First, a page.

We’re preparing strawberries to make jam. I’m with my mother in her kitchen and the walls are the colour of baked cheesecake.  My fingers are stained red.

I don’t know if it’s time travel or not but I find myself visiting past moments quite a lot lately. And for that moment, I’m really there. I can taste the panna cotta on my tongue… feel the sun on my face and neck… smell the jam as it thickens on my mother’s stove.

All these moments – those from my past… and this moment right now – these moments make up my life and I’m grateful for every one of them. Even the hard ones.

And I’m particularly grateful for the time travel.

Recently, I’ve been visiting Barcelona in my mind frequently. I wonder that that means.

{Photo Credit: Kyle Hepp}

Where have you been going in your mind?

The Charms of Barcelona: Guest Post

DP and I were in Barcelona for a glorious week this summer and all I wrote for you was one (just one!) post about our photo session with Kyle and Seba.

Until now, that is.

I’ve written a guest post on Dry as Toast and you can read it here.

Dorkys Ramos, the blogger, is in Barcelona right now so I am, of course, a bit envious.

Un-wedding Photos, Barcelona

I confess.

I totally talked him into it.

This is actually the second time that I have coerced DP into playing along with this particular scheme; the first time was a few years ago in the Tuileries in Paris.

I am speaking, here, of having our photographs taken by a professional photographer.

As non-conventional souls, we have opted out of many things including marriage. That’s not a big political statement on our part; we have just never felt the need to have our relationship recognized by church or state. (In our case, how would we begin to figure out which nation state’s blessing is required?) I do, however, love wedding photos especially when they are taken by photographers as talented as Kyle Hepp and her husband Seba.

When I saw that Kyle and Seba would be in Barcelona at the same time that we were visiting in June of 2011, I contacted Kyle about the details for an un-wedding shoot. When I knew that it was possible, I asked DP if he was interested. He said he’d think about it. He thought about it… I encouraged him… he caved. This is no small thing as DP would always prefer to be on the other side of the lens.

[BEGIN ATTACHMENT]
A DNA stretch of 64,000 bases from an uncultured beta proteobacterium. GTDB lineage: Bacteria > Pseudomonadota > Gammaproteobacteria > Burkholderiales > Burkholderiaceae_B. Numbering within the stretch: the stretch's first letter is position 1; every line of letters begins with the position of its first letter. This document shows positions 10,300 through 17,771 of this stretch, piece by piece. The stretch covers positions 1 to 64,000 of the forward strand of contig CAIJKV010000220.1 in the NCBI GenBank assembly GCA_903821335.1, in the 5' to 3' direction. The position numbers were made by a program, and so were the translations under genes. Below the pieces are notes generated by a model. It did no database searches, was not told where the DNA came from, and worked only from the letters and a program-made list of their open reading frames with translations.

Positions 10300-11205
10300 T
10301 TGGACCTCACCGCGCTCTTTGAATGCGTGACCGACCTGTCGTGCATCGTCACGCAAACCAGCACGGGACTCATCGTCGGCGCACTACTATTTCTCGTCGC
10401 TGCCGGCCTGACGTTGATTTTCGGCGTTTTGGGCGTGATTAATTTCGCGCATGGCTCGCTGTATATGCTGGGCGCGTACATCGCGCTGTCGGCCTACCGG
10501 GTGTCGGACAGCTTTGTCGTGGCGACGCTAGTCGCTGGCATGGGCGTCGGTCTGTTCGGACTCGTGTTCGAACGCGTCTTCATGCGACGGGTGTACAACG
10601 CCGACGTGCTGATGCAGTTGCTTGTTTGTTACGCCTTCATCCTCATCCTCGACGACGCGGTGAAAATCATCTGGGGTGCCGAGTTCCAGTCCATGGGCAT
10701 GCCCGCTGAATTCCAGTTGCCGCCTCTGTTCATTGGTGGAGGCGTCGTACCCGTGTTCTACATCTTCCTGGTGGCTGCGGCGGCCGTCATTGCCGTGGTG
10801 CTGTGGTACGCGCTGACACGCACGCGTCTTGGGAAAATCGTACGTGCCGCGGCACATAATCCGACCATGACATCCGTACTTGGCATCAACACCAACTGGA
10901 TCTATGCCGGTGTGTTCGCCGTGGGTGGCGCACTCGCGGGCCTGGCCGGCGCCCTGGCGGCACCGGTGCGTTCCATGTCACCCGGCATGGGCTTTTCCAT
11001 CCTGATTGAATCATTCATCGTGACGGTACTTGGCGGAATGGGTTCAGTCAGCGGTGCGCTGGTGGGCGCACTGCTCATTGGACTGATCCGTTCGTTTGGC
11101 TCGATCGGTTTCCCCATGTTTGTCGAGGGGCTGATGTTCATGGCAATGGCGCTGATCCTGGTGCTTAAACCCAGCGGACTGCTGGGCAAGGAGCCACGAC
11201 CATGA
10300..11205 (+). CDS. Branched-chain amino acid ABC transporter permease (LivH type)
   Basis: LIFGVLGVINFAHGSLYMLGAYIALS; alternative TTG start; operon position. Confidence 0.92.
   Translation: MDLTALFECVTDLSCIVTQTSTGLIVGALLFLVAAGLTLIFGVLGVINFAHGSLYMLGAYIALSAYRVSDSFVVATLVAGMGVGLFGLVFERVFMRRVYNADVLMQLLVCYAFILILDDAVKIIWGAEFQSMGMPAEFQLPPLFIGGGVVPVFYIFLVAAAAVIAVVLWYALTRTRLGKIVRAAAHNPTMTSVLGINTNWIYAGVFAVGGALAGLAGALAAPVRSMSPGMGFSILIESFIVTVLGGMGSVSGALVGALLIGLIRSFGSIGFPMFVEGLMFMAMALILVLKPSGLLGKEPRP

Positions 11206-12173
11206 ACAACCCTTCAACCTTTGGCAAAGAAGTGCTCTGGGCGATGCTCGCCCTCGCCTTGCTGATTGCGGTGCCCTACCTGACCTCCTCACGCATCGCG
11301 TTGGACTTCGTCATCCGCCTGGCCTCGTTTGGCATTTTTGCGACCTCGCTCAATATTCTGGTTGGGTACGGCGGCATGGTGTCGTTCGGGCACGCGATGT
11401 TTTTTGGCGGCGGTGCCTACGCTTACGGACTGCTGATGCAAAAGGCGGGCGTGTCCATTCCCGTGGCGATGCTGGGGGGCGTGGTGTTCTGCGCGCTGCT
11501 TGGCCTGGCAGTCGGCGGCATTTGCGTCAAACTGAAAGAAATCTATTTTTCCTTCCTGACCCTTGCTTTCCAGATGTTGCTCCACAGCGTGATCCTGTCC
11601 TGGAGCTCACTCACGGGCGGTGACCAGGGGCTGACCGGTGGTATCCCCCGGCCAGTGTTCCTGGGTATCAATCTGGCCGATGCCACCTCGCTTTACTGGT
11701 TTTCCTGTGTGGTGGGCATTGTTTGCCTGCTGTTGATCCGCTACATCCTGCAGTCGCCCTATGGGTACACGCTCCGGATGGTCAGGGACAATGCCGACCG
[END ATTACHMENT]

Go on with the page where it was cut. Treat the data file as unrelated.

This is what love looks like, folks.

On June 16th, we met up with Kyle and Seba at the train station in Gracia and retraced our walk home through the neighbourhood of Gracia to our former piso (apartment) on Carrer Seneca (Seneca Street).

I felt nervous. Nervous and overheated. And then my head started to sweat. (If you know me, then you know that I’m a famous head sweater from way back!)

Then Kyle and Seba arrived at our meeting point and they were so friendly and accommodating that I soon forgot about my nervousness (my head, however, continued to sweat) and we walked through the favourite parts of our old neighbourhood having our photographs taken. This is a seriously surreal endeavour which I highly recommend to single people and married people and happily unmarried couples.

Yes, if you have been wondering, people do stare. They are trying to figure out who you are and why you are having our photographs taken. Mostly, they are just curious.

The surprising thing about having our photographs taken in Barcelona, where we lived for three years, was that people on the streets were much friendlier and accommodating than we had imagined. I have a saying about Barcelona which tickles me to no end… “You don’t go to Barcelona for the hugs.” (Catalans are notoriously suspicious of outsiders which is completely reasonable given how they were treated by Franco!) When we were having our photos taken, however, people stopped and waited patiently for Kyle and Seba to do their thing. A couple of people on a moto actually apologized which made us all laugh.

With some guidance from Kyle, we had chosen 7:00 to 9:30 p.m. and we were well rewarded with the most delicious light. As Mara says about Florence, “You could eat the light with a spoon.”

We totally recommend Kyle and Seba who have created an amazing photography business by being intentional and professional about every aspect of their business. They are warm souls with whom we felt immediately at ease and they made it a priority to understand who we are and what we wanted as clients. They are both amazing photographers and DP and I love their aesthetic. Amazingly, less than a week after our shoot, Kyle had already posted the preview of our photographs. Oh, the photos!

You can check out our un-wedding photographs here on Kyle’s site.

What’s the lesson here?
1. Do what you want.
Do it even if it feels goofy or you think other people might not approve. Live all over the world. Move to Japan. Have your photos taken on the light-filled streets of Barcelona by two strangers who are no longer strangers. Do it! What do you have to lose?
2. DPs love for me is an awesome thing. I totally owe him one.